Caleb Westphal hasn’t missed a Friday fish fry since 2013. Follow his never-ending adventures—sponsored by Miller High LifeHERE. This week, fish fry #531: Sister Bay Bowl in Sister Bay, Wisconsin.

I’ve never waited for the green flag to wave at the Daytona 500, and I’ve never been part of a cattle call for a play or film, but I have arrived at Sister Bay Bowl (10640 N. Bay Shore Dr.; 920-854-2841) a half hour before their dining room opens on a Friday night. It had started out as most Fridays do, with an attempt to arrive before there would be a long wait—before peak dinner time and what I assumed would be a possible bump in fish fry activity due to Lent. But I hadn’t done my homework, and when my fiancée and I arrived around 4:30, we found that the dining room didn’t open until 5.

I’m not sure I’d ever been present for the opening bell of a Friday night fish fry before, but the table was set for it. I asked at the bar if I had to put my name in. The bartender, who sounded more like Charlie Berens than Charlies Berens, without a hint of affectation, told me there was no need to, and that I should watch for a line to start forming and then get in it. With that, I ordered a Brandy Old Fashioned Sweet ($8), and my fiancée and I found seats at a small high top table conveniently situated between the bar and the dining room.

The Sister Bay Bowl is considered an institution in Door County and has garnered legendary status there and beyond for its fish fry, and because of the memories that generations have formed there while dancing, bowling, socializing, and drinking. It was built as the Sister Bay Hotel in the early 20th century. The original hotel burned down in 1912, but was quickly rebuilt. There were a number of owners over the next three decades; one of them, Henry Koepsel, added a dance hall in 1930. Louis Willems started operating the hotel in 1943, and it has been in the Willems family ever since.

Louis’s son Earl married Rita Baeten in 1947, the same year he became a chiropractor and set up shop in Sturgeon Bay. By 1950 the couple had two young children, and Earl, who wasn’t finding the success he wanted as a chiropractor, told his father he wanted to run a bar. Louis told his son he could start running the hotel or the Rock (now Alexander’s), an establishment he had built and also owned. Earl and Rita chose the hotel, and Louis started leasing it to them for $100 a month.

When Earl and Rita took over the Sister Bay Hotel, it had 13 bedrooms and 3 bathrooms. The bar was in operation, but there was only a small dining area, not the large dining room and restaurant of today. In 1958, they tore down the dance hall and installed a six-lane bowling alley; automatic pinsetters were installed in 1959. Earl and Rita closed the hotel portion of the business in 1964 and opened the supper club. The Sister Bay Bowl that still stands strong 60 years later had arrived.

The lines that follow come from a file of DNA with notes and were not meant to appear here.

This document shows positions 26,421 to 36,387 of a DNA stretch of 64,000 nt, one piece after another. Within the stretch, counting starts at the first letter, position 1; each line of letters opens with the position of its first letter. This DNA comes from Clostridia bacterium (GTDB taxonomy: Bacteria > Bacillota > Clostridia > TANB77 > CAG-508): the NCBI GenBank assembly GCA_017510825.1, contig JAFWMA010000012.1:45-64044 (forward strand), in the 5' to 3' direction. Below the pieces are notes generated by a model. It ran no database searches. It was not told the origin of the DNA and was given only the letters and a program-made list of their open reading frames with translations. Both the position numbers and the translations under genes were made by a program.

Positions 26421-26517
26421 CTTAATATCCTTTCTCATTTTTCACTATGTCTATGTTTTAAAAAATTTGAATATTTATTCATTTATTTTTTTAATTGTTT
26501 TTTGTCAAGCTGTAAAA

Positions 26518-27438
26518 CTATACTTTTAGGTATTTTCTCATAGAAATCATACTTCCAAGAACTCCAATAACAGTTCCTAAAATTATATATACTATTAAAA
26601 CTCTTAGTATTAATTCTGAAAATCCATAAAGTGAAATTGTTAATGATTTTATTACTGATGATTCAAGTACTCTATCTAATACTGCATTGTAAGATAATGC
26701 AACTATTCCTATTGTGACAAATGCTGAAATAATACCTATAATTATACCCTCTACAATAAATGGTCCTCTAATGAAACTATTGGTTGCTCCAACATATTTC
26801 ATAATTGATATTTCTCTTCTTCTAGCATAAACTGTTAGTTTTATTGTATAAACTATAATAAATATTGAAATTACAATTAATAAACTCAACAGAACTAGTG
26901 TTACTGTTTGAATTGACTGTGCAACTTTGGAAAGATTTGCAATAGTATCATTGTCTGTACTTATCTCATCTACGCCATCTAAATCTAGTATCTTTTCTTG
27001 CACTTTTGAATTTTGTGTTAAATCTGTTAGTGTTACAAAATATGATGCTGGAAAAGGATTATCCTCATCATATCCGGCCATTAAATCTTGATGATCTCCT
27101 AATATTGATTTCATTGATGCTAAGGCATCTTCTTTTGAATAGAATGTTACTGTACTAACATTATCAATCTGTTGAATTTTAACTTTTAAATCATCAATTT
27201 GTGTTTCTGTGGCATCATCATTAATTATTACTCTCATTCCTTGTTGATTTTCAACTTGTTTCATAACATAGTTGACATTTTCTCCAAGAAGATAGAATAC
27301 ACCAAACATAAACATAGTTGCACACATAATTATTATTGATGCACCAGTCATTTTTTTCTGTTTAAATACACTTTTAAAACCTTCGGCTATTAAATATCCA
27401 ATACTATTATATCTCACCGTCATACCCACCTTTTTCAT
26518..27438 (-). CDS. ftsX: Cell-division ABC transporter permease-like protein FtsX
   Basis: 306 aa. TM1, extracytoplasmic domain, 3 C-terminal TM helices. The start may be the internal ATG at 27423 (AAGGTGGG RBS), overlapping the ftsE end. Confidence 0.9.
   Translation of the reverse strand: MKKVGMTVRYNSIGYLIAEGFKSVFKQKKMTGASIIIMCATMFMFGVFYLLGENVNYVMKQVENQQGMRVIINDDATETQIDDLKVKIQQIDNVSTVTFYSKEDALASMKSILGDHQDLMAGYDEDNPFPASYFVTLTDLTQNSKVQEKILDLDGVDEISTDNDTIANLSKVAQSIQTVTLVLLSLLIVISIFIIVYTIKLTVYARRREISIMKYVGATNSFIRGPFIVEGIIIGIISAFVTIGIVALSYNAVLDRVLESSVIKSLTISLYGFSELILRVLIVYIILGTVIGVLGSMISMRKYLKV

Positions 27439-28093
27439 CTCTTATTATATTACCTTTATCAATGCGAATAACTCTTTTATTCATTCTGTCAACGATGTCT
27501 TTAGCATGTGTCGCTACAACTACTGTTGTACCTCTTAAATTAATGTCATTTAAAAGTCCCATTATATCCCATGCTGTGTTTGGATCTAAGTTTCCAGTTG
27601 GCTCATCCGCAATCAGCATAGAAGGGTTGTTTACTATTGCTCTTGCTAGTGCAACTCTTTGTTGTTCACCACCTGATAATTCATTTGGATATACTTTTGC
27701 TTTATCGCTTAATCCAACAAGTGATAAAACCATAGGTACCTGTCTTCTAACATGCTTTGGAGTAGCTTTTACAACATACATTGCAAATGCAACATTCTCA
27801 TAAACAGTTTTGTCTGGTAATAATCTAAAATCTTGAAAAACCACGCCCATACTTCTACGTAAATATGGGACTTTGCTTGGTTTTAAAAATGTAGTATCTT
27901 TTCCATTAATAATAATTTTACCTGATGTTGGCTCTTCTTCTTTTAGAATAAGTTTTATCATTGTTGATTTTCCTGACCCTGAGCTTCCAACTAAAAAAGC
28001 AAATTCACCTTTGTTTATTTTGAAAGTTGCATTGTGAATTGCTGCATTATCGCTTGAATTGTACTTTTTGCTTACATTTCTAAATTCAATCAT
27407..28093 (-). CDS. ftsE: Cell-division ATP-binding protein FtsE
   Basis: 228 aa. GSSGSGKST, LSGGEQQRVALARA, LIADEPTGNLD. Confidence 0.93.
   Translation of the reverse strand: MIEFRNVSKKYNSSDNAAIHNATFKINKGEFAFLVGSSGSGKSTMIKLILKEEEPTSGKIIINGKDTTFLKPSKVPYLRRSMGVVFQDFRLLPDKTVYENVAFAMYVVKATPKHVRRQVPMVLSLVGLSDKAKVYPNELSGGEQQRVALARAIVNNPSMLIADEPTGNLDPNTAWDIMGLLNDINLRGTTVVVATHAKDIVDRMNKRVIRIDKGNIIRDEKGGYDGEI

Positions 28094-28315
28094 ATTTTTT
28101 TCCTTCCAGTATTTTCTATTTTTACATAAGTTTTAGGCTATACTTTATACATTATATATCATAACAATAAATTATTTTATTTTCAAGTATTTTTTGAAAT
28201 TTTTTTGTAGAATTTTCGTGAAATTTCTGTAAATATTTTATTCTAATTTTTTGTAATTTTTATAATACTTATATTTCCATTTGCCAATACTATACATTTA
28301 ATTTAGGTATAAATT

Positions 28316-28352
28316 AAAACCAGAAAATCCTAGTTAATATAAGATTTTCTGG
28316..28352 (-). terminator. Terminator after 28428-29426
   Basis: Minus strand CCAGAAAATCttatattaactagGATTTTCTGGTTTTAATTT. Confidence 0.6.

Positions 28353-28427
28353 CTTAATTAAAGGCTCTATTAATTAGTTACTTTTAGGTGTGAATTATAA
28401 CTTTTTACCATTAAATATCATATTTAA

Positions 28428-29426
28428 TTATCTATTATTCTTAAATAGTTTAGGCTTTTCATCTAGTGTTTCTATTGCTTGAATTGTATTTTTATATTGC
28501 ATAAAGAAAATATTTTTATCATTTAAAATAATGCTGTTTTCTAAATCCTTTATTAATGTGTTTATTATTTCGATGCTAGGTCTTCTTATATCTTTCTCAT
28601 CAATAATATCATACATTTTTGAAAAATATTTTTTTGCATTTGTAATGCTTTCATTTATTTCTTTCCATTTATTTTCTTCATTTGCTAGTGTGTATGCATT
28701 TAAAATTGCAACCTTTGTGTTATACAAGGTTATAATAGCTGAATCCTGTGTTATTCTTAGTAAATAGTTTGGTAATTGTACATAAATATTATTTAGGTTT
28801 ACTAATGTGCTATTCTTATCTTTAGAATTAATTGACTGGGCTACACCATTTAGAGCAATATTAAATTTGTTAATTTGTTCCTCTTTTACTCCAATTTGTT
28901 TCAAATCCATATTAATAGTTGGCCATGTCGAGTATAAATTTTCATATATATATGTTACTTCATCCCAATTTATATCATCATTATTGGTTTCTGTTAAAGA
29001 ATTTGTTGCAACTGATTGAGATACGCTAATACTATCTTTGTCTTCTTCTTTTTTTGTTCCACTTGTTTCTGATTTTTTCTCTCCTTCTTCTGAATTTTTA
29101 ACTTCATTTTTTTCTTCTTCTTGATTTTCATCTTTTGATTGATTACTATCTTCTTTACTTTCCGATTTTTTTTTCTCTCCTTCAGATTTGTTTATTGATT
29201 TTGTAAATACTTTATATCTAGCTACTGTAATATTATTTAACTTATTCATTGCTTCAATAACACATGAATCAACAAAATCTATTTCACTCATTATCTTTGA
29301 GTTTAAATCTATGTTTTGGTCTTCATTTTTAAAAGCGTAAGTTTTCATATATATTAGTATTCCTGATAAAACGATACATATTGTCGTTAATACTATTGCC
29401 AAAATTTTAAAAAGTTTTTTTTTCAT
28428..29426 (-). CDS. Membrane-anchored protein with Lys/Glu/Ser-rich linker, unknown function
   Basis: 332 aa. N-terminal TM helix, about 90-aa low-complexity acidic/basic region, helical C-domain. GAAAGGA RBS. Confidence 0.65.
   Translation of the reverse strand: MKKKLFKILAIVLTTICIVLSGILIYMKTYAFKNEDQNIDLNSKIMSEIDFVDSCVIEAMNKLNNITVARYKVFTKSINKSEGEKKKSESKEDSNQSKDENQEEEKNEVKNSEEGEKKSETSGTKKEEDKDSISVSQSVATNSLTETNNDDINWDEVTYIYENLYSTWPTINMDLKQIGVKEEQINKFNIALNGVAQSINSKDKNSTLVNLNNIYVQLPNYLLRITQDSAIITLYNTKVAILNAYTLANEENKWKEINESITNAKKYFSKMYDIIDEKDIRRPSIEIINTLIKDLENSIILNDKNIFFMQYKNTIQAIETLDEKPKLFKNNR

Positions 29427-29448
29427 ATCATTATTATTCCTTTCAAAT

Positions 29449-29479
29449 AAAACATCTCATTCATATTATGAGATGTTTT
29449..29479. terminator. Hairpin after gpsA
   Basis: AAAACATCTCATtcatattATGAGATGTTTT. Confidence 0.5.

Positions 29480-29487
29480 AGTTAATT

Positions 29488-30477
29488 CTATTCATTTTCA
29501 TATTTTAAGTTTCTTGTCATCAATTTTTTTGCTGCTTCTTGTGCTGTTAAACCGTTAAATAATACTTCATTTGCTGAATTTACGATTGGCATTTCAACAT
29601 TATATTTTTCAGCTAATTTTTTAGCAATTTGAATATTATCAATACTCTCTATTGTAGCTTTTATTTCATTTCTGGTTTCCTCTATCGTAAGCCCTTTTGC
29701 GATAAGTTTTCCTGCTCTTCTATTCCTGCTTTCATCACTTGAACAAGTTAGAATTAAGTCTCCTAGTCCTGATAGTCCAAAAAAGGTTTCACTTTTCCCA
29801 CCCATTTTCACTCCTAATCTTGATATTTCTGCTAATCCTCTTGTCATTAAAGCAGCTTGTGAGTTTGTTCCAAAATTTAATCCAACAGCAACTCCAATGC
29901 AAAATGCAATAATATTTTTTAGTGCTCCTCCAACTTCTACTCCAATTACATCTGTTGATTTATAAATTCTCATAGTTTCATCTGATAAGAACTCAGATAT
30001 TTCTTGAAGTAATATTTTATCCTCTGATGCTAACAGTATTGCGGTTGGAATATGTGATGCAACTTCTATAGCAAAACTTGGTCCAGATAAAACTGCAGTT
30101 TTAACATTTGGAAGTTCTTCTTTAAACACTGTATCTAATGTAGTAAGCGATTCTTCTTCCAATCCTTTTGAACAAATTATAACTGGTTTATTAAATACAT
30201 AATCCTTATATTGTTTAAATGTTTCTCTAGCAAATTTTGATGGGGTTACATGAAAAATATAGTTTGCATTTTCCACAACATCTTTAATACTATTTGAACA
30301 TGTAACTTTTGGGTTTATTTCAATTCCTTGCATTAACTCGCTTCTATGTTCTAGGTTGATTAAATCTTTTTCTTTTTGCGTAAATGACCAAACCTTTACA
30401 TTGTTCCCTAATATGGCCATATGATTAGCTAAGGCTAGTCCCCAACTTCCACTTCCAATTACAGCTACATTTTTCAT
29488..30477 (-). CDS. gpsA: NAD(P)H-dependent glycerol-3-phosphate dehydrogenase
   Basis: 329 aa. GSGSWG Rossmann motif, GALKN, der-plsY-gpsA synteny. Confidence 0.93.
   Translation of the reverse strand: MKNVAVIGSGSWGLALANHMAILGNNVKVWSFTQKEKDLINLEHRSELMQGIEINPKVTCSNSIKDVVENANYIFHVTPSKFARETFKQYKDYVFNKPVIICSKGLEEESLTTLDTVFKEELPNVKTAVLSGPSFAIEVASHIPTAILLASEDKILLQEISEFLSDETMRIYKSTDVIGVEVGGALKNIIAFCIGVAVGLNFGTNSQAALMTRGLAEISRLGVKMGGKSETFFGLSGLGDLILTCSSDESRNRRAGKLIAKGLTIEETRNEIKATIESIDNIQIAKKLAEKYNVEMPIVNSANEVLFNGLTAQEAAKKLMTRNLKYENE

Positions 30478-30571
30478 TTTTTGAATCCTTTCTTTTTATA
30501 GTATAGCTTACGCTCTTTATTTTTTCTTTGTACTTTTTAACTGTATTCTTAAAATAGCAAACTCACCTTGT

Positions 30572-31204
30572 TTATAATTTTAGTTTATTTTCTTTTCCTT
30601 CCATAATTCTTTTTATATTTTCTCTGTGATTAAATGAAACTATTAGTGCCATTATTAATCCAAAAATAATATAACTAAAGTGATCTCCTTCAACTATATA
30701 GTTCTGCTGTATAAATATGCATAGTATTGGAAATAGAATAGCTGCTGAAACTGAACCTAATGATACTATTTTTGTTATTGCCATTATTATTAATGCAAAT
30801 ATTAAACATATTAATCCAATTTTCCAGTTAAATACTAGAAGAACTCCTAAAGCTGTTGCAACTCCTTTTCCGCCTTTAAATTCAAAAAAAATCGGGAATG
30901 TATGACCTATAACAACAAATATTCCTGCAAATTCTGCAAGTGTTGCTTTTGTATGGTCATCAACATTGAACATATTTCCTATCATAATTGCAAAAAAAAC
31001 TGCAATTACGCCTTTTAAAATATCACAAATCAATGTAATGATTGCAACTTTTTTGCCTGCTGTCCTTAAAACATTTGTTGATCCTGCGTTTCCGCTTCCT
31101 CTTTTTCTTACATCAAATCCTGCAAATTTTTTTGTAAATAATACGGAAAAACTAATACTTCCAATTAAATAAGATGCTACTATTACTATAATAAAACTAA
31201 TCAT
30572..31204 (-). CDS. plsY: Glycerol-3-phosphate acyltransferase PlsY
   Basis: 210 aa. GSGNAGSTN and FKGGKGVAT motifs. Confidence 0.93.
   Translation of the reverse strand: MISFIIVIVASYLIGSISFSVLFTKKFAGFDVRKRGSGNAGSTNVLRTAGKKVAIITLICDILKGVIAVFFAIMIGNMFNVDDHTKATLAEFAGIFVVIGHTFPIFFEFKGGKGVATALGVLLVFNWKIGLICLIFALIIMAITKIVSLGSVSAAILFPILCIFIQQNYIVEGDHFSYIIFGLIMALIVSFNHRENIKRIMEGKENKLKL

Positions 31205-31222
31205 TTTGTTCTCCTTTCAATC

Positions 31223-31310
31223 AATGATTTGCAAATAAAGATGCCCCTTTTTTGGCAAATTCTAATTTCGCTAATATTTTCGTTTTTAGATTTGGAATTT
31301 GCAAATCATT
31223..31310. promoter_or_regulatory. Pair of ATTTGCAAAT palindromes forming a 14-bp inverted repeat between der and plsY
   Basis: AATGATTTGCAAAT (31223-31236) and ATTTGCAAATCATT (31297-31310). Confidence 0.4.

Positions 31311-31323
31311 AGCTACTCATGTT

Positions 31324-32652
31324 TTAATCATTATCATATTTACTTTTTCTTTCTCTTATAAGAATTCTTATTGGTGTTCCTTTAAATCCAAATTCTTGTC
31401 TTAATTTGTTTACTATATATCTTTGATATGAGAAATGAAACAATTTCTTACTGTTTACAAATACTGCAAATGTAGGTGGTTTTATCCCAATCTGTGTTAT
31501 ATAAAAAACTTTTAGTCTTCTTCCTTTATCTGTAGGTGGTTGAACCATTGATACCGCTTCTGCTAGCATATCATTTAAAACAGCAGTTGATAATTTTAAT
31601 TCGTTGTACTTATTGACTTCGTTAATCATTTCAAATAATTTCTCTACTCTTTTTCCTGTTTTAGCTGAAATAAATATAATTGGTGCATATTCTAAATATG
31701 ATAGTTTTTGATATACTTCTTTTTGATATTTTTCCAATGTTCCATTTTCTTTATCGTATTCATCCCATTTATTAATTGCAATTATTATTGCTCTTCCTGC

It’s not easy to condense the early history of the Sister Bay Bowl down to the length of time it takes to drink an Old Fashioned, but there you have it. The Old Fashioneds at the Bowl are simple and smooth. Brandy and soda go in, as does a secret mix. They are garnished with a cherry and a small orange slice. I could drink them all night, but at about 4:48 I went up for a second one and closed my tab.

By the time I got back to my seat a line had started to form, and moments later we got in it. I overheard the couple behind us talking to another couple and saying they had been coming to the Bowl for 40 years. A few minutes later I asked the guy if they had been coming for the perch all those years, and he said they had. He said the perch never changes, and he suggested I get the perch dinner instead of the perch fish fry, because it includes a salad and comes with more fish.

There were about seven people ahead of us and around 15 behind the last time I turned around to check. The anticipation was building. It was Friday night in Wisconsin and I was at Sister Bay Bowl. How much better could life get? Not a moment after 5 the first diners were let in, and we were seated by 5:01.

As I was told while in line, there is a distinction between the fish frys and fish fry dinners. All perch on the menu is listed as market price. The perch fish fry currently clocks in at $23.95 and comes with four butterflies. Walleye, whitefish, and shrimp are also in the fish fry section, available for $18.95. Potato choices are potato salad or french fries, or a baked potato for an additional 50 cents. Bonus: the fish frys are also offered on Tuesdays.

On the dinner side of the menu I found options for a light portion or full portion of perch, with three butterflies or five butterflies, which are currently going for $24.95 and $28.95. Side choices are french fries, baked potato, broasted potatoes, or vegetables. Hash browns are an option except for on Tuesdays and Fridays. The dinners come with a house salad instead of coleslaw. Other available seafood dinners are breaded shrimp ($18.50/ five piece or $21.95/ eight piece), scallops ($18.50/ seven piece or $23.95/ twelve piece), whitefish ($18.50/ light or $22.95/ full, blackened or topped with french fried onions), salmon ($22.95, broiled or blackened), and surf & turf ($31.95 for choice of two of perch, whitefish, shrimp, scallops, ribs, sirloin steak, or prime rib; an extra $5 for prime rib). The fish frys and fish fry dinners come with a small loaf of bread that is baked in-house. Perch tacos and sandwiches are also available, as is broasted, broiled, or blackened whitefish ($14.95) with a choice of potato. Perch and shrimp are also on the children’s menu.